Taylor emphasizes the positive dimension of this shift. But he also asks us to consider the downside, which is that the human world all too often proves impervious to lasting improvement. In the face of “stupid recalcitrance” on the part of those we would help, we are tempted to abandon them, or worse—and all the more so when the personalist constraints of charity have been cast off.
A vicious dynamic arises. “Before the reality of human shortcomings, philanthropy—the love of the human—can gradually come to be invested with contempt, hatred, aggression. The action is broken off, or worse, continues, but informed now with these new feelings, and becomes progressively more coercive and inhumane.” Taylor does not hesitate to name the despotic communist and socialist regimes of the twentieth century as participating in this dynamic as much as did “a host of ‘helping’ institutions on a micro level from orphanages to boarding schools for aboriginals.”
The advent of this dynamic is how the exclusive humanism of modernity has come to repeat the tragedies it correctly identified as compromising the integrity of premodern Christian societies. “Wherever action for high ideals is not tempered, controlled, ultimately engulfed in an unconditional love of the beneficiaries this ugly dialectic risks repeating itself.” The question, Taylor implies, is whether a society shaped by exclusive humanism can generate the necessary resources for unconditional love of the other. Precisely this doctrine is embedded within the pre-philanthropic Christian concept of charity, of course.
In short, according to Taylor the universal benevolence preached by exclusive humanism “leaves us with our own high sense of self-worth to keep us from backsliding, a high notion of human worth to inspire us forward, and a flaming indignation against wrong and oppression to energize us. It cannot appreciate how problematic all of these are, how easily they can slide into something trivial, ugly, or downright dangerous and destructive.”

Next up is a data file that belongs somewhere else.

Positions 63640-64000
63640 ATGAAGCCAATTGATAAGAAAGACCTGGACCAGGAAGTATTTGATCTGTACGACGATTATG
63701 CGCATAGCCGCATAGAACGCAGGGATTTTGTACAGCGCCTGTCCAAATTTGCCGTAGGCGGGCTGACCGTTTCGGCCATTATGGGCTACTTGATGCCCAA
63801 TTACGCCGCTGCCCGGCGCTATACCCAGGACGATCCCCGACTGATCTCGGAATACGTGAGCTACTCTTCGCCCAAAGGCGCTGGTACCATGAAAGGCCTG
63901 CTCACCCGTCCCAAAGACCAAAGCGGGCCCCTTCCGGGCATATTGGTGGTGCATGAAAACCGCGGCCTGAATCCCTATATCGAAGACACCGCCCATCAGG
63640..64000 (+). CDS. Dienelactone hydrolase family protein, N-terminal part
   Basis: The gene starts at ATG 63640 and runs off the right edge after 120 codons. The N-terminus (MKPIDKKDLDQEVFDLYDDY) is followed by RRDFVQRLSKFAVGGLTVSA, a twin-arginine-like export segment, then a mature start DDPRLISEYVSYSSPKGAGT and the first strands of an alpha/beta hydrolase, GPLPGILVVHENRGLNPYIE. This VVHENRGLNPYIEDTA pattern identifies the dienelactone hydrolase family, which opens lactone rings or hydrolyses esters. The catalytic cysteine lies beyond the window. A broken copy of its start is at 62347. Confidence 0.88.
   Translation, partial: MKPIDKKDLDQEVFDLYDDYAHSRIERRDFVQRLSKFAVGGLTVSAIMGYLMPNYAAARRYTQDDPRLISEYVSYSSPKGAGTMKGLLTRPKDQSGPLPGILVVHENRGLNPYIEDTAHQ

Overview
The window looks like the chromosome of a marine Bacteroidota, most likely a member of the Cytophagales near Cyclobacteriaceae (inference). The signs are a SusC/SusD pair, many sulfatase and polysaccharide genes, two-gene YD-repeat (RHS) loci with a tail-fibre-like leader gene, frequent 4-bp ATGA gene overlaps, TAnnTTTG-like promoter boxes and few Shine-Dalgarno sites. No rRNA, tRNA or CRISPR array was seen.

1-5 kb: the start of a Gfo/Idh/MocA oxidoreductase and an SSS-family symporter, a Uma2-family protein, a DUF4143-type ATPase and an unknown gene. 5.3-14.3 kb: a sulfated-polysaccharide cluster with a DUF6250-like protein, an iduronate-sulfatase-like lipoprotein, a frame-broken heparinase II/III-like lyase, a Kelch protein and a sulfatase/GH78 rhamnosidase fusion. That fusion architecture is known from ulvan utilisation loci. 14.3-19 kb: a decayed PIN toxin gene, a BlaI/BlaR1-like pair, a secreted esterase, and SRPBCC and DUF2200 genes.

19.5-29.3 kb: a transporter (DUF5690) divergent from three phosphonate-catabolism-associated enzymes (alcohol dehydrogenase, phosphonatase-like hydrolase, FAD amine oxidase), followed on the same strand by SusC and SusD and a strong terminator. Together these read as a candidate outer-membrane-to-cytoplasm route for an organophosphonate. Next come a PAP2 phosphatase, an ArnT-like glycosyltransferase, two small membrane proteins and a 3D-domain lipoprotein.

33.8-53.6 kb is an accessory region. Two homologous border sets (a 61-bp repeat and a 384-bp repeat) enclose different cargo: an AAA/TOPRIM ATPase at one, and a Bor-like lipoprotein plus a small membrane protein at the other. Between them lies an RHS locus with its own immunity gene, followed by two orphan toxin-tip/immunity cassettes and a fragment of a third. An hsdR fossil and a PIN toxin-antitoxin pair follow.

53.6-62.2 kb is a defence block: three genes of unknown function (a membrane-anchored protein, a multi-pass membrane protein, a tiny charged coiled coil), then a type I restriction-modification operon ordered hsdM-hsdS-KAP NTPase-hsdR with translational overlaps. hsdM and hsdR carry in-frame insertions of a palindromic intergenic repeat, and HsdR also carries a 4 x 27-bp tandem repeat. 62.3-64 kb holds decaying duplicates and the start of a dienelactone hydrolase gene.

How can this slide be arrested? One path, generated from within exclusive humanism itself, was to affirm the nobility of philanthropy not out of a high view of humanity but out of a low, even misanthropic view. This was the answer put forward by figures like Albert Camus, Samuel Beckett, and Milan Kundera. What is noble, they suggest, is to affirm the necessity of philanthropic solidarity even in the face of the clear meaninglessness and hopelessness of the human condition. This tradition is thus protected from disillusionment. It is between these two poles—the poles of optimistic and pessimistic exclusive humanism—where the modern dialectic of philanthropy takes place.
Taylor doubts that either answer is adequate to sustain “unconditional love” of the other. What is missing—although he does not use either word—is charity’s personalism. What if, Taylor asks, reciprocity—mutual self-giving, interpersonal communion—is actually the highest good, not social reform? What if, precisely by giving you an opportunity to give back to me, my giving is not just a service I do for you, but the beginning or nurturance of a “bond of love”? Isn’t this kind of bond a stronger foundation for human solidarity than anything else we might name?
Such a bond, writes Taylor, is driven by a sense that “we are somehow given to each other.” But the purely horizontal orientation of exclusive humanism can neither generate nor account for such a sense. It is available to us, he contends, “only to the extent that we open ourselves to God”—or, we might say instead, to the ideals and practices of charity.
Historians of philanthropy, no less than its theorists, might want to grapple with that contention.
Jeremy Beer is a founding partner at American Philanthropic, LLC. He is the president of the American Ideas Institute (publisher of The American Conservative) and a contributing editor at Front Porch Republic. He was formerly editor-in-chief at ISI Books.